Yoga For Cyclists

I recently taught a Yoga For Cyclists workshop at Mission Cliffs, and I wanted to put some suggestions out there for those of who couldn’t make it, and a refresher out there for those of you who did!

Cyclists tend to have short, tight chest muscles and tense, but overstretched, upper and lower back muscles from continually hunching over their handle bars (for more details on this, see my recent blog post on getting to the root of upper back tension). To stretch the chest muscles and give the upper back muscles a chance to relax, try this prone shoulder opening twist. To strengthen upper and lower back muscles, try locust pose.

Cyclists can develop tight hips, which may contribute to lower back soreness. To stretch tight hip flexors, quads, and hamstrings, consider moving through the following sequence on both sides, holding each of poses for at least thirty seconds:

Sit bones tilted back

Half splits.

To stretch the outer hip muscles try pigeon pose or thread the needle. It is important to stretch the outer hip muscles as these muscle can contribute to tension in the IT band (a long strap of connective tissue running from your hip to below your knee), which can cause problems in both the hip and the knee.

It is also important to maintain strong core muscles to have healthy form while cycling. As mentioned above, locust will help strengthen your low back. Holding plank pose will strengthen all the core muscles at once.

I hope that gives you some stuff to try at home for now. I will be offering the Yoga For Cyclists workshop again soon at Mission Cliffs, so keep your eyes out for it!

Pushing Up To Plank

Yoga teachers often avoid getting their yogis to push up from their bellies to plank pose, because it is so challenging to do correctly. Yogis must have the triceps strength to push the whole body, as a unit, up into plank, and they need the core strength to be able to stay flat as a board from the shoulders all the way down to the heels. If a yogi with weak triceps or core muscles is determined to push up, they will often compensate by letting the hips sag down as they lift the shoulders. This puts the low back in a dangerous position where it may easily be injured. Since the core muscles are not strongly contracted in this position, the weight of the legs and hips hangs off the connective tissue in the low back instead of being supported by the muscles.

Avoid letting the hips sag down.

Lifting the shoulders first and letting the hips follow behind is a common mistake when pushing up.

Here’s a way to avoid putting the low back at risk; instead of leading with the shoulders, we’re going to lead with the hips. Start laying on the stomach, hands palms-down underneath the shoulders with the fingers spread. Squeeze the elbows into the sides of the body. Now tuck the toes under. As you inhale, contract the quads (muscles in the front of the thighs), hip flexors (muscles in the front of the hips), and lower abdominal muscles so that the knees and hips lift off the floor.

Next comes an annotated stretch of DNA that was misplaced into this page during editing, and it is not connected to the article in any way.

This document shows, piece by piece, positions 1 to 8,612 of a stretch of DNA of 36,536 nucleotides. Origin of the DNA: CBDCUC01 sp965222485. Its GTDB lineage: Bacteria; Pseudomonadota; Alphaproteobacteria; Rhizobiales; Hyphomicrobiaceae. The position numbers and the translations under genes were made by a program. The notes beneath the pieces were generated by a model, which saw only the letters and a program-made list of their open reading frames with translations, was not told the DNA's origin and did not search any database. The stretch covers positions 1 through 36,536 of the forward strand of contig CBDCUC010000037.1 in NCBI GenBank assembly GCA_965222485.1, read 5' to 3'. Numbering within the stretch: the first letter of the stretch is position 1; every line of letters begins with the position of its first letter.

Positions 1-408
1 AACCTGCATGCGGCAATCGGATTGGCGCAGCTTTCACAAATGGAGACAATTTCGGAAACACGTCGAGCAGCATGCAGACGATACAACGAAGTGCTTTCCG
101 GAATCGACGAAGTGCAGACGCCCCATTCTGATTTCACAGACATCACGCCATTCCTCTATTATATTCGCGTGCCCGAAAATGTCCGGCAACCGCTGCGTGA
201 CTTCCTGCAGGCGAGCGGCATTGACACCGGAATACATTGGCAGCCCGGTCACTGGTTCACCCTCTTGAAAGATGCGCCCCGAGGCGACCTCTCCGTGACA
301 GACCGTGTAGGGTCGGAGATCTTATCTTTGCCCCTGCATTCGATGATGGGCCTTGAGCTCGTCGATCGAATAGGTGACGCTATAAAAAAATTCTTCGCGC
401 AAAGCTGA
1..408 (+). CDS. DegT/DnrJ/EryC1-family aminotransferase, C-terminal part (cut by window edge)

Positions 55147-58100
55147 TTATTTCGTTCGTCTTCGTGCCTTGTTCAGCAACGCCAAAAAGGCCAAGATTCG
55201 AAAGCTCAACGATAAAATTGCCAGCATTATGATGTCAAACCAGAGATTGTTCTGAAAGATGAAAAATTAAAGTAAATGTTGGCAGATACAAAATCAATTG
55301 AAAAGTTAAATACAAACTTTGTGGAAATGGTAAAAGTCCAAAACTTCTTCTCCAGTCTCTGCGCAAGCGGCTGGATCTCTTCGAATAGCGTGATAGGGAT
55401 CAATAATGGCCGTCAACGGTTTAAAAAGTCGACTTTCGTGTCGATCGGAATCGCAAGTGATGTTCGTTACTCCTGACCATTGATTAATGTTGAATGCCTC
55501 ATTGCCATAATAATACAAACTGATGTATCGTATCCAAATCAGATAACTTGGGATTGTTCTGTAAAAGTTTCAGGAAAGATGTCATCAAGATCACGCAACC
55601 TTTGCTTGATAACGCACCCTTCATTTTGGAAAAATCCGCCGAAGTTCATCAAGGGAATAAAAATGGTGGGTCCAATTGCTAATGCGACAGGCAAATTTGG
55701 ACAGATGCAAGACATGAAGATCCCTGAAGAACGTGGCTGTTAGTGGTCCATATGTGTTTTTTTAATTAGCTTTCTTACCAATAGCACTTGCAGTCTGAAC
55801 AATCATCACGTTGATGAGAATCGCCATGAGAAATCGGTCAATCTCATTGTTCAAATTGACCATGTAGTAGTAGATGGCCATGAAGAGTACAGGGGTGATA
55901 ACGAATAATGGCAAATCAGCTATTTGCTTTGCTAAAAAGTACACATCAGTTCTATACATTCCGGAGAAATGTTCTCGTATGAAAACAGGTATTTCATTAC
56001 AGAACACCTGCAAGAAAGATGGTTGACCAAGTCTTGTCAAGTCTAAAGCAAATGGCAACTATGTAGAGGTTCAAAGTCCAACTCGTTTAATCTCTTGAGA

Lift the thighs

Contract the quads, hip-flexors, and lower abs so the knees and hips lift off the floor.

Looking at the two photos above, you may think they put the low back in equally awkward positions. The difference is, in the second picture, the core muscles are active, which takes the strain out of the connective tissue in the low back.

To help out the core muscles, step the toes forward just a touch. The feet shouldn’t be so far forward that the hips stick up when you reach plank, but if they’re too far back, it makes the hips more likely to sag at you push up. You should feel like you have a strong base of support. Now, as you exhale, squeeze the elbows in to the sides of the body and lift the chest off the mat, coming into chuttarunga.


Exhale, squeeze the elbows in to the sides of the body and lift the chest off the mat.

If the triceps are weak, the tendency is to bow the elbows out to the sides or slide the shoulders up toward the ears. Try to avoid this. Use the chest, shoulder, and upper back muscles to keep the elbows tight. Use the upper back muscles to slide the shoulder blades down the spine toward the hips. Keep the abdominals contracted, and continue straightening the arms until you’re all the way up in plank. Breathe.


Plank Pose

Using this progression to transition from the belly to plank pose makes lower back injuries much less likely.